Review: “The Restitution” by M.L. Tyndall

It is necessary to have read volumes one and two in M.L. Tyndall’s Legacy of the King’s Pirates trilogy in order to fully follow the last volume in the trilogy.  However, The Restitution does bring out many new characters and new settings in a new storyline; it could be considered a solitary adventure by itself.  Furthermore, this volume is perhaps the best in the trilogy it belongs to.

Port Royal, the main port of Jamaica, in 1669 is now the home of Lady Isabel Ashton, who is the mother of Frederick, Captain Kent Carlton’s illegitimate son.  Her family and the “nobility” have refused to take her and her son under their support and protection because of Isabel’s “sullied” reputation, reducing them both to poverty.  As if the situation couldn’t get worse, Frederick is suddenly kidnapped by unknown enemy.  Isabel is then forced to gather all her strength, her faith in God, and her love for Frederick by enlisting the help of the man she despises.  Isabel and Kent start out as enemies; as the narrative shifts between Isabel’s and Kent’s outlooks, the reader can see one character is consumed by love and regret, the other by hatred and disdain.  Isabel’s desire for wealth, title, and position mislead her to trust nefarious men like Richard Sawkins, whose purpose on Kent’s ship (now re-named the “Restitution”) is only truly revealed when it is too late.

Nevertheless, Isabel’s opinions change during her itinerary after she learns more about Kent’s personal history and his reformation from villain to noble captain.  No longer spoiled and pretentious, Isabel keeps her intelligence, wits, and fiery courage in an effort to preserve her spirit and prevent her growing attraction to a pirate without title or position.  Kent has unquestionably transformed during the series from being a cold-hearted knave in The Redemption.  A talented and just captain, Kent’s sole motive now for helping Isabel is to earn her forgiveness.  No longer a wicked pirate, Kent has the makings of a hero who unselfishly loves the heroine and wants to gain her trust, a course of emotions that Tyndall builds gradually in accordance with her knowledge of piracy and seventeenth century history.  Along with more historical figures participating in The Restitution, the author also intensifies her use of romanticism and binds a love triangle into the story.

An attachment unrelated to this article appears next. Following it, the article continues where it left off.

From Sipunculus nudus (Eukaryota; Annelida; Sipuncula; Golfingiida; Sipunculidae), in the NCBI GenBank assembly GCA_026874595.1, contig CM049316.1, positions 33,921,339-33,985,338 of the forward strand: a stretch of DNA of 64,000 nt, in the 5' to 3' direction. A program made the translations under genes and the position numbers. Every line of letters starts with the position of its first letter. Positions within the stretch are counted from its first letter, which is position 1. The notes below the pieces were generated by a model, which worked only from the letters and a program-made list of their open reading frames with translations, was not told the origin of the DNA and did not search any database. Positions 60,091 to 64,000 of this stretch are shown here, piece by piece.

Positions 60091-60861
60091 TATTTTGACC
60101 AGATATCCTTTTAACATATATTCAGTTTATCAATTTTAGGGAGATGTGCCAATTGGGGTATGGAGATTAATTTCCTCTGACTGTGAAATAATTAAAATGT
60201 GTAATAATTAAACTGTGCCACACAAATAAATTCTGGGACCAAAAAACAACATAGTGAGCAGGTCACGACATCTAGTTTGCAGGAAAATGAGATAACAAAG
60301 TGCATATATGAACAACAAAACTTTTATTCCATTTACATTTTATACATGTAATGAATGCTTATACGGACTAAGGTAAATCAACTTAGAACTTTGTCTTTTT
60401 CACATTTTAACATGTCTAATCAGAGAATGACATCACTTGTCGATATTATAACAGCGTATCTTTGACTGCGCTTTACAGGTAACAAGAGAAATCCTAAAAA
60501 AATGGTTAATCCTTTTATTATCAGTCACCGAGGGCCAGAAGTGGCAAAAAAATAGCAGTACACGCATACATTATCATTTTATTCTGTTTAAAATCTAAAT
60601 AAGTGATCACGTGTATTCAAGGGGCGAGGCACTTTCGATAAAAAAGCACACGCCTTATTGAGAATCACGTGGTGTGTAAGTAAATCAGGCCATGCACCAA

Unlike the critique of religion and law in The Redemption and the overlapping of fidelity and feminism in The Reliance, Tyndall considers the motives behind revenge and if there are any justifications for vengeance.  The lead characters find their faith in God and each other; wealth and power are put aside for true love and happiness.  More sea battles, betrayal, disguised stowaways, and varied surprises lie in this moving, fluid novel; love of the soul, forgiveness, and disregard for physical appearances are compared with deceptive good looks and the timeless question of why bad things happen to good people.  Tyndall certainly completes her Legacy of the King’s Pirates trilogy in The Restitution with its pirates and its themes of mutual love and faith in God.

Original review: Part 3: This trilogy is better than the ‘Pirates of the Caribbean’ film trilogy,


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